Another descendant of Alexander Skinner, Austin Skinner, of Clover Fork, the son of William Otto and Clara (Skinner) Skinner, served his country during the First World War. Austin served as a Corporal in the 27th Infantry Division. This unit was made up primarily by New Yorkers and served during the Meuse-Argonne, Ypres-Lys, and Somme offensives in 1918. The unit suffered heavy losses with about 8400 casualties.

And still yet another descendant of Alexander Skinner who served during the First World War was Clyde Emmert Skinner, son of Perry “Jessie” and Flora (Bennett) Skinner. After the war, Clyde lived and worked in Clarksburg as a glassworker for the Continental Can Company.

Clarence Burton “Burt” Skinner, another descendant of Alexander Skinner, and brother of Lee Skinner mentioned above, also served his country during World War I as a private in the American Army. Burt was an Orlando farmer and employee of the Baltimore and Ohio Railroad.

P. N. "Uncle Zeke" Blake's own son Pete Blake, along with several other Posey Run young men, was drafted from his employment with the Baltimore and Ohio Railroad. However, he was drated just ninety days before the Armistice and like many others, did not leave the United States during his service.

Pete Blake went into the service in early August of 1918. In his August 13, 1918 column, Uncle Zeke noted that since the draft law had gone into effect, the male poulation of the Posey Run area had severely diminished and that, as of that time, there were only "thirtysix men, thirtynine women, fifteen boys, twelve girls, three babies left is Buzzardtown and the rest are just dogs."

Glen Blake, son of Pete, fought in the Pacific during World War II, mentioned that the photo of his father in his First World War uniform, and particularly the leggings which he wore, was very similar to the way the Japanese soldiers dressed in the Pacific.

Oras Stutler, husband of the former Edith Skinner, was employed by the Hope Gas Company when Wilson’s War needed more men, so the draft reached Oras Stutler. He served as a Private First Class in Company A of the 161st Infantry Division. The 161st was a replacement unit during the war and its personnel were utilized to replace the fallen soldiers of other front line units.

To the left is Oras Stutler, the day before he left for the service.
For an intimate look at Oras' home life in his retirement years see May '07 The Dolan House, When the Stutlers Lived There

John Taylor, of Route 2, Orlando, a son of Curtis Fisher and Malissa Jane (Moss) Taylor, was another Orlando area boy who served his country during Wilson’s War. John was the father of Berton Conrad who was Mike Moran’s right hand man in the funeral trade in Orlando. John served his country first in England and then joined the fighting forces in northern France and did battle until the Armistice.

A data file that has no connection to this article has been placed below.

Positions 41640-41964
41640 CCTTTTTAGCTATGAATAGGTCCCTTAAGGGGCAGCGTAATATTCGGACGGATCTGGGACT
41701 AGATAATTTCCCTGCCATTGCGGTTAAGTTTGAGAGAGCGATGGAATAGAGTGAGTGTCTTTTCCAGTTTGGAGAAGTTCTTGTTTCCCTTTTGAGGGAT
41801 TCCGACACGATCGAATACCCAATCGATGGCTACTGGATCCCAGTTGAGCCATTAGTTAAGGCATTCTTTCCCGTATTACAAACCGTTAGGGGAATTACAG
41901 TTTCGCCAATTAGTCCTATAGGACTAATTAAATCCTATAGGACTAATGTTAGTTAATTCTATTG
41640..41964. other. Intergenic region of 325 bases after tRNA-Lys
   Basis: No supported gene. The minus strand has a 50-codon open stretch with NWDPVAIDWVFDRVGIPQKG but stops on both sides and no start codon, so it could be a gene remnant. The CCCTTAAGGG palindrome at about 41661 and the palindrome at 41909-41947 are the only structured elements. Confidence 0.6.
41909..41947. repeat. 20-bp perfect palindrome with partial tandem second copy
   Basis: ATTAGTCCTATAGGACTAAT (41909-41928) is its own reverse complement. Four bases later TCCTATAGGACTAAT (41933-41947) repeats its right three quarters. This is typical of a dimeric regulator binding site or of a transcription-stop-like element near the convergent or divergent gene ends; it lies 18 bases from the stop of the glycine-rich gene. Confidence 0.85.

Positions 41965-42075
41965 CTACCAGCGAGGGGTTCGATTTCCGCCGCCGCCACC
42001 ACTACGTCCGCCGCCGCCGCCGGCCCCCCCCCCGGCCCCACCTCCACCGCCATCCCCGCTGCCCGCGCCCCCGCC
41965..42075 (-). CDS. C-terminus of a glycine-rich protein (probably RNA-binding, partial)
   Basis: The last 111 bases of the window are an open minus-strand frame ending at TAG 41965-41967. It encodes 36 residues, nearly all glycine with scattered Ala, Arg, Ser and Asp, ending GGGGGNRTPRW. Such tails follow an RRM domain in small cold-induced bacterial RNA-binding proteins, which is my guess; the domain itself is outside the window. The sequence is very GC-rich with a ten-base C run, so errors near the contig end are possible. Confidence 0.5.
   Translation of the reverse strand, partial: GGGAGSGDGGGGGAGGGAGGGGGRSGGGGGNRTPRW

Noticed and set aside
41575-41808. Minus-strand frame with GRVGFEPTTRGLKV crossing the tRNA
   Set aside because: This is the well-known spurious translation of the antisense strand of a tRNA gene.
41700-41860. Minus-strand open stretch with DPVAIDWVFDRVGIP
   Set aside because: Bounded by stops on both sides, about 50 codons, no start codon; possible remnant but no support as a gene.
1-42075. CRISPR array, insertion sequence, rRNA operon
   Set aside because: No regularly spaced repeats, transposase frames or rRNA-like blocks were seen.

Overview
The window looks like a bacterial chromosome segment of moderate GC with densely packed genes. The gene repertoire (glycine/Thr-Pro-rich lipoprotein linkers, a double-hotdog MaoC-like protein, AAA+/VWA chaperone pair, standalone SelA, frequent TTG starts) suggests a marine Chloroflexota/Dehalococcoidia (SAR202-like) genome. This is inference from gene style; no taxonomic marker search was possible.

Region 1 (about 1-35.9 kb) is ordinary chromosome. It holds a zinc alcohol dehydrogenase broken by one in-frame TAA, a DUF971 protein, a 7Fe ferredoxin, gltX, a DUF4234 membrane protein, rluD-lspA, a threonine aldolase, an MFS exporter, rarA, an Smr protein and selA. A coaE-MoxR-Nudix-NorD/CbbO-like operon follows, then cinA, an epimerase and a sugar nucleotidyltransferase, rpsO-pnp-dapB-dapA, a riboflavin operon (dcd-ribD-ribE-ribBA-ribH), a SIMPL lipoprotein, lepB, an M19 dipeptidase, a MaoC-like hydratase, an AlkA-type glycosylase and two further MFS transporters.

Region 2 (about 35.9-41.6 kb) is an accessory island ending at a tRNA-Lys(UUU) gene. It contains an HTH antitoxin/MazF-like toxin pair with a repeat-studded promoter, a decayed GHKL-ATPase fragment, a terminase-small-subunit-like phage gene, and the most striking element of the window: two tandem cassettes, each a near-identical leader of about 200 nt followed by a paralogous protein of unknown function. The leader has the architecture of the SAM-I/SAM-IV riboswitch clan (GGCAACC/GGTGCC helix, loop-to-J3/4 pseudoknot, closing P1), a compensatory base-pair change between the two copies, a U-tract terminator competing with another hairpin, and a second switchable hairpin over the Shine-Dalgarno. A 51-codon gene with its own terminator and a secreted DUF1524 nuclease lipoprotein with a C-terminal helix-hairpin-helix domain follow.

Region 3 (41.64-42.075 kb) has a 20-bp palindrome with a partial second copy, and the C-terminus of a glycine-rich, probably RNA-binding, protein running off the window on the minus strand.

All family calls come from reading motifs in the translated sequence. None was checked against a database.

Ray Thomas “Hoppy”Hopkins, husband of Nellie Ruth (Godfrey) Hopkins, served in the United States Navy aboard the U.S.S. Pennsylvania during World War I. Ray entered the service from Iowa. Ray died in 1970 in Orlando and is buried in the Orlando Cemetery. Ray and Nellie were the parents of Pat Reckart. who still owns the family property on Oil Creek.

Ray "Hoppy" Hopkins is pictured to the right, on board the U.S.S. Pennsylvania.

Photos of Nellie and her mom are in the Nov ’07 entry The Dolan Hotel, the section on employees.
A photo of daughter Pat ins in the Sept '07 entry 1946/47: Orlando School's grades 6, 7, 8 .

James D. Workman, the son of Joseph L. and Anna (Conley) Workman, served as a Private in the American Army during World War I. After the war he was employed by the Baltimore and Ohio Railroad and served as a Justice of the Peace in Hackers Creek District of Lewis County. He died in 1943 and is buried in Orlando.

Andrew Rush was the son of Michael A. and Elizabeth (Farrell) Rush who were the proprietors of the Rush Hotel in Orlando. Andrew was born in 1894. Andrew’s son, John Rush, recalls that his father entered the United States Army in 1917 and after training was on his way to Europe with his military unit on a ship when the Armistice was declared. Andrew was living at 150 W. Pike Street in Clarksburg when he entered the service.

Charles S. Townsend of Clover Fork, the twenty six year old son of Perry Townsend and Betty (Wheeler) Townsend, was deployed to the trenches of northeastern France in 1917 with his American comrades. Charles was one of the lucky Doughboys who made it back alive and shortly found work with the Baltimore and Ohio Railroad where he worked for thirty seven years. Charles belonged to the Meuse-Argonne Post No. 573 and the Veterans of Foreign Wars in Clarksburg when he died in 1968.